Applied field research in Cambodia
What a privilege to have just returned home from 1 month adventure in Cambodia and Lao PDR to take part in an ACIAR funded project “Village-based biosecurity for livestock disease risk management in Cambodia”. I am an undergraduate student studying Animal and Veterinary Science at the University of Sydney. My final year includes an honours project and I was lucky enough to be able to join the Mekong Livestock Research team, which provided me the opportunity to spend time in country with the support of an AsiaBound scholarship from the Australian Government (now called the New Colombo Plan).
The project involves interviewing farmers to assess their knowledge, attitudes and practices to livestock production and biosecurity. I joined a team from our collaborating partner, the Department of Animal Health and Production (DAHP) in Cambodia. We travelled to Kampong Cham and Tbong Khmum Provinces, a couple of hours away from the capital, Phnom Penh. Over 4 days we visited smallholder villages and I am thankful that I was able to see a different part of Cambodia and engage with the community, farmers, their families and animals. I valued seeing how the data were collected, providing appreciation of what research in international agricultural development really is. Even though the survey had been translated from English to Khmer and the staff received training to ensure understanding, I was surprised at how some questions appeared to be misinterpreted and farmers appearing confused. Seeing this first hand will help me manage potential information bias when I analyse the data.
Photo: Kate gets face-to-face with a friendly local calf
I had the opportunity to talk to Village Chiefs and was humbled by their willingness to give up their time to talk to me and beyond that be thankful that we were giving our time; they wished us luck with our studies, health and happiness. It was encouraging to witness their enthusiasm for the project interventions of vaccination and training in fodder conservation. Mr Yan Youg, Vice Village Chief of Ampil Chrum in Tbong Khmum, has valued the importance of knowledge for a long time advocating for the training of farmers at commune meetings. Knowing that the project will be supported by leaders such as him filled me with confidence and excitement for the future of Ampil Chrum village and the other villages in the project.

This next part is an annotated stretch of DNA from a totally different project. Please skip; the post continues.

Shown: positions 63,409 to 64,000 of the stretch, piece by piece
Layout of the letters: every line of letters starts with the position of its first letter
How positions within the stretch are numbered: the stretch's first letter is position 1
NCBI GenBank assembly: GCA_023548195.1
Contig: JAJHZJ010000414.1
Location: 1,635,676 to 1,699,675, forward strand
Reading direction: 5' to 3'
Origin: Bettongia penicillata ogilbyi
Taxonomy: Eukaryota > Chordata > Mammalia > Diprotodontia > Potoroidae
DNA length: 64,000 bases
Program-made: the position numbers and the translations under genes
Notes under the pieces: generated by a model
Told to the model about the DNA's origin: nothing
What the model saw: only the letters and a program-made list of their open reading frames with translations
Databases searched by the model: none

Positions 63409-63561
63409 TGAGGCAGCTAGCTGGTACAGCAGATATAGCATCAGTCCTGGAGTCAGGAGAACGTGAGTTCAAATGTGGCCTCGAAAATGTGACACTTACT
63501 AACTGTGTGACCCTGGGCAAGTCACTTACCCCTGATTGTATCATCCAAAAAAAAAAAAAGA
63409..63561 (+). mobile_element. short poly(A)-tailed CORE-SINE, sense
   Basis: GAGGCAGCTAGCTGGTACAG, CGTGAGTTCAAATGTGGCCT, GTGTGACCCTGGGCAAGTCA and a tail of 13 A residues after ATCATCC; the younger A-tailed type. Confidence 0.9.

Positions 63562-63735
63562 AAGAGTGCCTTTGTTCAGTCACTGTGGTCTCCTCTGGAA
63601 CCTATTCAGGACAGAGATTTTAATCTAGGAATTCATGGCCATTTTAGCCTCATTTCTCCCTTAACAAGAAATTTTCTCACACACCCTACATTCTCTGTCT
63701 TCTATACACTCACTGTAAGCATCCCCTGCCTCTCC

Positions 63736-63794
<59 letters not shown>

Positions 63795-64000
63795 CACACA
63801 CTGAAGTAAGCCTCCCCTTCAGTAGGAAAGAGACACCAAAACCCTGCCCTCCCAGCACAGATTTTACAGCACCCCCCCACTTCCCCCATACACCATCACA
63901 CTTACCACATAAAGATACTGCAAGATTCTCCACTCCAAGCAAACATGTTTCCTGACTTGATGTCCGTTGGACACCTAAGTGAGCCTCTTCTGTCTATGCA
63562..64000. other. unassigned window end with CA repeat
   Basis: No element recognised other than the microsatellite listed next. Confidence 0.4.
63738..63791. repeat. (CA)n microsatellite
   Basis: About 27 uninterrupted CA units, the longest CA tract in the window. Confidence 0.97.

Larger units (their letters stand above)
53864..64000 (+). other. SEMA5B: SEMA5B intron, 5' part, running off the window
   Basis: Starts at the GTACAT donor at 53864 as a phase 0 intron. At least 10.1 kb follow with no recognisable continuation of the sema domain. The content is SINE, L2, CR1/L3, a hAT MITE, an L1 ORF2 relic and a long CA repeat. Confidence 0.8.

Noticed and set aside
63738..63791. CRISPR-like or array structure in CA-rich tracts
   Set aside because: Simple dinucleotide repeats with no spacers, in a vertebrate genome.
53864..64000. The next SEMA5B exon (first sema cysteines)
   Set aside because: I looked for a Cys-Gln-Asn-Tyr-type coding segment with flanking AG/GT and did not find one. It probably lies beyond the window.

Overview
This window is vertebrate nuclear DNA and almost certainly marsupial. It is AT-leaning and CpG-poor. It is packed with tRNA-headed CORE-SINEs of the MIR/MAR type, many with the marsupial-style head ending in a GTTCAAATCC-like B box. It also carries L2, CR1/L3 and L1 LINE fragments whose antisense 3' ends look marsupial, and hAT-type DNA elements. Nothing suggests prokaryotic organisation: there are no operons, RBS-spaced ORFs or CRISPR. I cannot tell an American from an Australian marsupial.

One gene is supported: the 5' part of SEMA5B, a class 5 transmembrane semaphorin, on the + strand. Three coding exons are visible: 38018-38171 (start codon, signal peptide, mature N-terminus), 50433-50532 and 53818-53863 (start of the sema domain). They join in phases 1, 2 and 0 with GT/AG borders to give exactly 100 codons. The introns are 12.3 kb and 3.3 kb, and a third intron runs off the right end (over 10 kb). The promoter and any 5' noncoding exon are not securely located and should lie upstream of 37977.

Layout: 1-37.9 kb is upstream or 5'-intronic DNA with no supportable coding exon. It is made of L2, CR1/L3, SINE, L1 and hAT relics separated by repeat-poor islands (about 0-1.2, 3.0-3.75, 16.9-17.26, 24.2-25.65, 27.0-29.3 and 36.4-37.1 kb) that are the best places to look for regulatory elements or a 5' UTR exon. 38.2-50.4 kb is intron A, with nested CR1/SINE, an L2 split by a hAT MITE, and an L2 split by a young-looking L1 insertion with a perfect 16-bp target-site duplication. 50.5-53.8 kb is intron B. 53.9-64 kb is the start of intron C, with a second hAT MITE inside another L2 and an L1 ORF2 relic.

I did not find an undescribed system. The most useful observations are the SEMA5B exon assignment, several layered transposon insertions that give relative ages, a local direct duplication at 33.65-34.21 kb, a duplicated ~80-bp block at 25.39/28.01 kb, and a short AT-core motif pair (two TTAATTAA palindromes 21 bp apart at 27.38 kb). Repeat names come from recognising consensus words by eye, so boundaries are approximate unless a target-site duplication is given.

Photo: Applied field research: surveying farmers to gain insight into knowledge, attitudes and practices
During the 3 weeks in Cambodia we received language training to learn basic Khmer which was very helpful for greeting and bartering. However we still needed the DAHP staff to translate when we talked to farmers giving me a true appreciation of being ‘lost in translation’. I am so thankful for the patience of the DAHP staff and their willingness to help us understand and learn what agriculture is for smallholders and their villages. At times I struggled to keep my frustration under wraps when language barriers hindered understanding for both of us; my patience was challenged and I hope it has grown and will help me in the future.
Photo: Young boys in Cambodia are often charged with taking cattle out for daily feeding
I found living in Phnom Penh for 3 weeks a great experience. Being able to enjoy the life of the city rather than holidaying or just passing through. We formed a routine, heading into office the in the morning, enjoying a filling lunch at the local restaurant and language school in the afternoon. Time was spent wandering streets in search of good food. Rice with pork became a breakfast staple for me, except when I got cravings for pancakes. Bartering with tuk tuk drivers became easier and less stressful and in the end we could direct in Khmer. Navigating markets in search of souvenirs was always an interesting experience with every store holder wanting your attention. Coming away from this adventure I feel that rather than having my time created for me as a tourist I experienced the true Cambodia for which I am grateful.
Photo: Kate (middle) and her University of Sydney colleagues explore Phnom Penh